Following a determination 115 of the format of the N-up grip, the dimensions of each cell within the grid may likewise be determined 117. These dimensions may be used to determine how to resize a particular image in the transformation process 127 discussed below and are based, for example, on the format of the grid and the dimensions of the target imaging medium (i.e., the medium on which imaging will occur).

Following these steps 113, 115, 117, page processing 121 begins. In one embodiment, image processing 121 involves three stages: (1) identifying 125 image data for each image; (2) transforming 127 image data for an image; and (3) storing 129 the transformed image data to a buffer. These three stages 125, 127, 129, in one embodiment, are performed for each image in the output group.

In one embodiment, identifying 125 image data corresponding to a particular image is performed by identifying image boundaries (i.e., a beginning and an ending boundary for each image) within streaming image data. Depending on the format of the image data 105, identifying 125 image boundaries may be performed a number of different ways, such as by identifying markers between each image or determining the location of an offset based on header information within image data. Two embodiments of techniques for identifying 125 image boundaries will be discussed in connection with FIGS. 4-5.

In one embodiment, images may be loaded into the imaging device 101 as separate files and thus each image may be identified 125 as a separate file. For example, images may be introduced to the imaging device 101 through placing the imaging device 101 in communication with a portable storage device (e.g., a thumb drive, compact disk, compact flash (CF) card). The imaging device 101 may thus identify separate images by individually loading each image, or selected images, from the portable storage device.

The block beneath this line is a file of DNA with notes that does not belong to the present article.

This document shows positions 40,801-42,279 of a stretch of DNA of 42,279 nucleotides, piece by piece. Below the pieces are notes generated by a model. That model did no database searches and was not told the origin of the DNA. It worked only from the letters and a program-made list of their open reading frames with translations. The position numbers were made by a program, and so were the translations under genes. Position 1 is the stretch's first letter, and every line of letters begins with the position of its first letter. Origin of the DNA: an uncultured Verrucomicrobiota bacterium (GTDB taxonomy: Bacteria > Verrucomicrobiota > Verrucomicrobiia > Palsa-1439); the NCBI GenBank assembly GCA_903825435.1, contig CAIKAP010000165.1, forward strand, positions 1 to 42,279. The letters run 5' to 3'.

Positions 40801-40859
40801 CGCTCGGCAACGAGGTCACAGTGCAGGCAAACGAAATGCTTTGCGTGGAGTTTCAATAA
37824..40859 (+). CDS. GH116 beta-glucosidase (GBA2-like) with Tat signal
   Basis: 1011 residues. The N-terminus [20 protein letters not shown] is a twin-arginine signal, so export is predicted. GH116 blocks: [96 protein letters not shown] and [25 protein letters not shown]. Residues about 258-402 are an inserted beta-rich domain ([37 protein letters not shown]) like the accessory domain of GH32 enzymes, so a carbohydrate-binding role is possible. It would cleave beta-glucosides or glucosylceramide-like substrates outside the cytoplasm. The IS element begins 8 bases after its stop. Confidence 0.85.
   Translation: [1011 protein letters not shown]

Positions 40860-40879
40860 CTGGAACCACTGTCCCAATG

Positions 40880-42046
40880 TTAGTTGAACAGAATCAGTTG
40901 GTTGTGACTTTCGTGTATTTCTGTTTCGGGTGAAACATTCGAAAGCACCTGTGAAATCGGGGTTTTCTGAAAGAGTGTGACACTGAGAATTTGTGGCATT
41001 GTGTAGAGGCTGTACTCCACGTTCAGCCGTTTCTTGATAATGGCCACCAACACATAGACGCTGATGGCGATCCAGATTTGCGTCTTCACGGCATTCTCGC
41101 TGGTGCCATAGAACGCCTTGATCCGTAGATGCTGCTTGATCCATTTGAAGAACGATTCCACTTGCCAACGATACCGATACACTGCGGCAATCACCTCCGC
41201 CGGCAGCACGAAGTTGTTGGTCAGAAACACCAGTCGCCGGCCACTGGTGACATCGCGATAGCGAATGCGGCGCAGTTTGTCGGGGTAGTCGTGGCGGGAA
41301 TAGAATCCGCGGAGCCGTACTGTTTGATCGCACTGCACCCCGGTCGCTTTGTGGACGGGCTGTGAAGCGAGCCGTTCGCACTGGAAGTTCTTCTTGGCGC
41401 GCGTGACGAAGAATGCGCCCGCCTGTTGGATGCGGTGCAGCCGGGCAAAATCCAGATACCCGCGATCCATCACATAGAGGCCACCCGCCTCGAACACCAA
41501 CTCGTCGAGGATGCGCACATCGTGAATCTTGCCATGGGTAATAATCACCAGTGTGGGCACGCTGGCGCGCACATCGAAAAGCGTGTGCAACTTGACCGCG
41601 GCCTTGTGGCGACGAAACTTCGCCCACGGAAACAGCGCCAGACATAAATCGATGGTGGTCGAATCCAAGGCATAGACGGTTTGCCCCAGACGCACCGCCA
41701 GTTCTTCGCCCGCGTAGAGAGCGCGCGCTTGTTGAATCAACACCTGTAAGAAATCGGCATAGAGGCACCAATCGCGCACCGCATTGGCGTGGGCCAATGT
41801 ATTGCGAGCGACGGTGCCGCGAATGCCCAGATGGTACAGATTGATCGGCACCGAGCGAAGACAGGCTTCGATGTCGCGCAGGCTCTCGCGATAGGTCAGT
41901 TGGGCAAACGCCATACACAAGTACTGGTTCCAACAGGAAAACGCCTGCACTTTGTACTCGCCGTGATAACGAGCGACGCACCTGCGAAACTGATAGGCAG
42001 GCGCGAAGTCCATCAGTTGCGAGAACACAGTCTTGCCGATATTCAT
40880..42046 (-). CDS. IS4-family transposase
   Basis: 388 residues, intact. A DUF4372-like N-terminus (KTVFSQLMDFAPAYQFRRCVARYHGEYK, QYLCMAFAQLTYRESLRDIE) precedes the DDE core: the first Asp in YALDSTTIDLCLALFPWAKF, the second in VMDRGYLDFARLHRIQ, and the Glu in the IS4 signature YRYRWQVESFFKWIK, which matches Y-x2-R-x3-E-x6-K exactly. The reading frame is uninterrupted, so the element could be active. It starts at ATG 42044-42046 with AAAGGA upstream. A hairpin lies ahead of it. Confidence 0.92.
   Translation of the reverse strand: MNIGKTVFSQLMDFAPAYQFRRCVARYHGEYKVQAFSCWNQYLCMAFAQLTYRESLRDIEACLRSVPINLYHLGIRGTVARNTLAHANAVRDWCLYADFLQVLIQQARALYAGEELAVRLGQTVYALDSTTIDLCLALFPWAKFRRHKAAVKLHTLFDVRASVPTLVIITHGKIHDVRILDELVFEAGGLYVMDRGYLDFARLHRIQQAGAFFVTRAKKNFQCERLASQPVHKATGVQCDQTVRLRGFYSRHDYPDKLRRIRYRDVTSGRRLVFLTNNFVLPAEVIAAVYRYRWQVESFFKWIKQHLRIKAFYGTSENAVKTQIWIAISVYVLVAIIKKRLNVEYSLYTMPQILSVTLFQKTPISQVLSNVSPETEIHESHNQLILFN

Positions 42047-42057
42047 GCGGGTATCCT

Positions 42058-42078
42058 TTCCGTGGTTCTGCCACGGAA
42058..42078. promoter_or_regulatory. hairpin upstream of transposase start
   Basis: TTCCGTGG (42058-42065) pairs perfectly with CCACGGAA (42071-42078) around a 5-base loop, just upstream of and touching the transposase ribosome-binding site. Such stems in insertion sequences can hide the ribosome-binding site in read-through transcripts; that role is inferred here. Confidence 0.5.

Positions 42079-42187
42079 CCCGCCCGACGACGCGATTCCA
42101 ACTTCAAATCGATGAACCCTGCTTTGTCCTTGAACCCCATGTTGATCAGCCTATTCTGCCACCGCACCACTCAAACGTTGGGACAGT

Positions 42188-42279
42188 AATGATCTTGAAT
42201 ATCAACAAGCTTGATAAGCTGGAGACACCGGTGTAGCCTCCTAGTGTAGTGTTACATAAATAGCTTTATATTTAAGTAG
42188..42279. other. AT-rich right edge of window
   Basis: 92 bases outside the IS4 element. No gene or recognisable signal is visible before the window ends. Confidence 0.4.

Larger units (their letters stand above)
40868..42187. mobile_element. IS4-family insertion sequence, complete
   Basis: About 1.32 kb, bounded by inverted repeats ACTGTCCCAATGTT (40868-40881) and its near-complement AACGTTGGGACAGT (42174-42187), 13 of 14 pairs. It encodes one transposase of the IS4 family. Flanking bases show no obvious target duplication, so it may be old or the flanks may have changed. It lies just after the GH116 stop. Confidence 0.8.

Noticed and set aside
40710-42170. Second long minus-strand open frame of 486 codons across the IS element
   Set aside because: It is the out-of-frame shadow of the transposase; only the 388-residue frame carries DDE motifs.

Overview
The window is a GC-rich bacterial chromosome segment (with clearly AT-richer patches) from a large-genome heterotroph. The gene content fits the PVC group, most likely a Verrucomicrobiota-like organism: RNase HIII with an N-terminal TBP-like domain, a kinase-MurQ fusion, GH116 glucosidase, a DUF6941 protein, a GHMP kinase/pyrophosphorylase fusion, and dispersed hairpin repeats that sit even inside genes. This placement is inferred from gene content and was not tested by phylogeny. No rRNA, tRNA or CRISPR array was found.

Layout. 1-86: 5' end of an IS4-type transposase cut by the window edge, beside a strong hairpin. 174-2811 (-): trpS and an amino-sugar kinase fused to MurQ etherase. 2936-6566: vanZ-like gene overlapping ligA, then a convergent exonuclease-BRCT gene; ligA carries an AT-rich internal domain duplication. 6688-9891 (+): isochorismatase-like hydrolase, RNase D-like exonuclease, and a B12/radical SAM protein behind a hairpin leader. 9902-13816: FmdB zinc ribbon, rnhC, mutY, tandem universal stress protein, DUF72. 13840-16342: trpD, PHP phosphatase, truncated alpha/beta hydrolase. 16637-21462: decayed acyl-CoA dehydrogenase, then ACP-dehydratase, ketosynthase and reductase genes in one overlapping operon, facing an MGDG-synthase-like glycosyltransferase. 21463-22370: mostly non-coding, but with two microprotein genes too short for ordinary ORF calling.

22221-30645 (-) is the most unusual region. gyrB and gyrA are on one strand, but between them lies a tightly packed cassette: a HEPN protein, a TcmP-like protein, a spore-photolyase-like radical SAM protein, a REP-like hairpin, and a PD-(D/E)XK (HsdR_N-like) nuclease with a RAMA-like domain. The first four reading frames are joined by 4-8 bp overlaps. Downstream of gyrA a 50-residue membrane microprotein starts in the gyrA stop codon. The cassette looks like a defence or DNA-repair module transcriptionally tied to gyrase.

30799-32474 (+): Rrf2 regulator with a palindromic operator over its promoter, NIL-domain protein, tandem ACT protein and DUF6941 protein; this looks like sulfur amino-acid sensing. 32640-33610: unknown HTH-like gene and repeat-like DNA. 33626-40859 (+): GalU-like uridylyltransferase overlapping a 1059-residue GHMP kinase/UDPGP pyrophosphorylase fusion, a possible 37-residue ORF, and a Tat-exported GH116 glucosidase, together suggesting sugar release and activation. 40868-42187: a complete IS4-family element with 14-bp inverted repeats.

Transforming 127 the identified image data comprises reformatting the image data into an image-ready format (i.e., a format that may be directly processed and imaged by the marking engine 117) to be imaged within an N-up grid. In one embodiment, transforming 127 may include decompressing (if the image data is compressed), resizing (if necessary, for example, to fit in an N-up grid), color-space transforming, bit-depth transforming, and half-toning the image data. In one embodiment, these steps may be performed sequentially on sections or portions of the image data, rather than the entire image. One embodiment of the transformation process 127 will be discussed in further detail in connection with FIG. 7.

Following identification 125 of image data for each image and transformation 127 of image data for a particular image, the transformed image data is stored 129 in a buffer. The buffer may comprise memory of various types, such as volatile and nonvolatile memory.

The transformed image data is stored 129 in a buffer to form at least one rendered page that may be directly processed by the marking engine 117. In one embodiment, stored image data for a particular image is placed in a memory location corresponding to a cell within the N-up grid to form at least one rendered page configured to image the images in an N-up grid. As noted above, the stages 125, 127, 129 of image processing 121 may occur for each image in the output group.

After the transformed images are stored 129 in the buffer, one of the rendered pages is transmitted to the marking engine 117 for imaging. The imaging may thus be initiated without waiting for all the image data 105 to be received at the imaging device 101. In one embodiment, rendered pages may be transmitted to the marking engine for conventional, single-sided processing or duplexed processing by the marking engine 117.

Using the systems and methods disclosed above, images may be printed in an N-up format without the need for preprocessing the images by an imaging driver in a computer system. Accordingly, consumers may use the imaging device to obtain thumbnail images without the need to interact with a general purpose computing device and its attendant complexities.